Rock Box


If your child likes collecting rocks, this craft not only lets you decorate with your latest finds from outside, but also gives your tot a place to store future treasures!

In the morning, I showed Travis the plain wooden box I had purchased (from Creative Hobbies) and asked him if he wanted to fill it with treasures. Of course the answer was yes!

It was a cold, gray morning, but that didn’t deter my little rock hunter. We headed out to our building’s courtyard to select some special rocks to take home.


If it’s not too snowy in your area, head along a local nature path and see what treasures you find, not necessarily just rocks.


Once home, we sorted our collection, and selected the smaller rocks to glue to the top of the box.


As always, Travis loved squeezing glue, but pressing on the rocks was the novel part here, so much bigger than the objects we normally glue down.


I left the box to dry overnight, and then pulled out the paints the next morning.


We used a combination of silver and purple, giving our rock box a glittery, space age-y feel. Travis was very intrigued with how it felt to paint over the bumpy rocks, and loved covering every surface of the treasure chest.


Once dry, it was time to store our remaining rocks inside! What treasures does your child like to collect? Please share in the comments.



DIY Frog Pond


With a few rubber frog bath toys and lily pads cut from craft foam, you can turn your child’s bathtub into a magical frog pond!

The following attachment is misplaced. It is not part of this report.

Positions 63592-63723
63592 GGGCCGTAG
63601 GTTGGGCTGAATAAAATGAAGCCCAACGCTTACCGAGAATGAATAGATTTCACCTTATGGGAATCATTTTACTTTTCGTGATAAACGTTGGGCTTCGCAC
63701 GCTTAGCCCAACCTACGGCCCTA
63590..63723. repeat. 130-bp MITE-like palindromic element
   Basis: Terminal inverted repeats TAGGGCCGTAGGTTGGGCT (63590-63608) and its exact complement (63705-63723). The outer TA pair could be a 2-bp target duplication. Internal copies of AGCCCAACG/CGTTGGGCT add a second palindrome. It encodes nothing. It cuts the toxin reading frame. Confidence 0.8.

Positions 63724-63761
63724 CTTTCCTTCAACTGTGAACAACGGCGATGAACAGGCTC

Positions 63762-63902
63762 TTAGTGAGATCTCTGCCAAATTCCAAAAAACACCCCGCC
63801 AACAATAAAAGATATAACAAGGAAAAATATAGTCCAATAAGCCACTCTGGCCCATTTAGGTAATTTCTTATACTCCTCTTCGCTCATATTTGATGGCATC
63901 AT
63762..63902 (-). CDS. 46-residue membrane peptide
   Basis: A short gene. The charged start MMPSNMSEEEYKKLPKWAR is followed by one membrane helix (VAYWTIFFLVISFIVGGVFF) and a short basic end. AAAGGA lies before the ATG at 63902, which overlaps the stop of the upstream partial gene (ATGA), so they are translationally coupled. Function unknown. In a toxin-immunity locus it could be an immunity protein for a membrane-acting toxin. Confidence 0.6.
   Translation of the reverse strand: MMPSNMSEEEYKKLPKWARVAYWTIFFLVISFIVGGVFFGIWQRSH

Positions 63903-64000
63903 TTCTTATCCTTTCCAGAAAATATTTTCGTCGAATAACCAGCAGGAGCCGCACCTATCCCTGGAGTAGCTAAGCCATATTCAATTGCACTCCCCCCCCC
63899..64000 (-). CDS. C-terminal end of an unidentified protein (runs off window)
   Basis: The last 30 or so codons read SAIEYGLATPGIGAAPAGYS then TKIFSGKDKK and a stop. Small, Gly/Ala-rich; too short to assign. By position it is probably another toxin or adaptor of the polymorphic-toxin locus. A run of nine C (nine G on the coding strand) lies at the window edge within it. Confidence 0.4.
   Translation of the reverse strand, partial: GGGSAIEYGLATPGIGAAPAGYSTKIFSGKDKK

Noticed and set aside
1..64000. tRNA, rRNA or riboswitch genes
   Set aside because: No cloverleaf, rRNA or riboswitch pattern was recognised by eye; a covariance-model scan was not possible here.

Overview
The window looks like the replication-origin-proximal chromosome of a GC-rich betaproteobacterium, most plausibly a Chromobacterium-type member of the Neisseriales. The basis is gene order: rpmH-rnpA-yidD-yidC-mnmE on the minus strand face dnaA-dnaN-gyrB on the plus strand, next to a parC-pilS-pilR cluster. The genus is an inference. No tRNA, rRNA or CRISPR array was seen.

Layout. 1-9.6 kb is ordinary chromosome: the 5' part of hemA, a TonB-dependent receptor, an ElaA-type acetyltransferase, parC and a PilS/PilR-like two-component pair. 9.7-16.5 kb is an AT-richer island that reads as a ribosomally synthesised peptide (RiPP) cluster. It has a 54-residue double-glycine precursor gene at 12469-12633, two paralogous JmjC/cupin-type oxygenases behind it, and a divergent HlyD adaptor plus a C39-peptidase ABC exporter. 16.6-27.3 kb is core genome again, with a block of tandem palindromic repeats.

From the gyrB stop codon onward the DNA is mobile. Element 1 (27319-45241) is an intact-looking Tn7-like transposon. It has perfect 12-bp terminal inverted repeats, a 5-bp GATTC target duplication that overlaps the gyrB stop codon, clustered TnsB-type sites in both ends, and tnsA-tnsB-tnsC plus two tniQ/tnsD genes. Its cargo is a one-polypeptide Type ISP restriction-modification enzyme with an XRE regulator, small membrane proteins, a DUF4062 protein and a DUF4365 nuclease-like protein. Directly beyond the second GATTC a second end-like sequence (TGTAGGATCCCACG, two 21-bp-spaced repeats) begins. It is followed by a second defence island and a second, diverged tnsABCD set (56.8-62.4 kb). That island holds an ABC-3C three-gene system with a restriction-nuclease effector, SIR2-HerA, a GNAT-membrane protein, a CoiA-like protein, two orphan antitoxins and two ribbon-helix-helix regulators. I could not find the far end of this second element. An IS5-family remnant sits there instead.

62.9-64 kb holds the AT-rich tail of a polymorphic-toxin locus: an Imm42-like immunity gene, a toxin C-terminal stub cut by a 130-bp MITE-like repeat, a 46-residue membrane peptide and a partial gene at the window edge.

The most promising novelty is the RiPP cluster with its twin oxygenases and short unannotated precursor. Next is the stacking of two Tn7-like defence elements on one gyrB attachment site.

I set the game up shortly before bath time, with Travis in a bathing suit just in case things got splashy!


Fill your tub with water and add the “lily pads”, frogs, and a few other fun toys that fit the theme – we also added a rubber turtle, a cup for pouring, and a net. Consider adding other pond elements you have at home, like rocks or rubber snakes!


Travis immediately grabbed the net and began fishing the frogs and lily pads from the water, which he thought was pretty much the best game ever.


He also used a beach rake to skim among the lily pads. I thought he would be more into hopping the frogs from lily pad to lily pad, but he preferred simply to catch them or swish them around in the water.


He also liked filling a plastic cup with water to rain down over the frogs.


And perhaps the biggest delight of all: after we drained the water, he lined them all up on the side of the bath and then had them jump into the empty tub – a feat we had to repeat several times!


I definitely want to try this activity again with an outdoor water table in the summer. Having access to all four sides, rather than just one side of the bathtub, would no doubt make it even more enjoyable.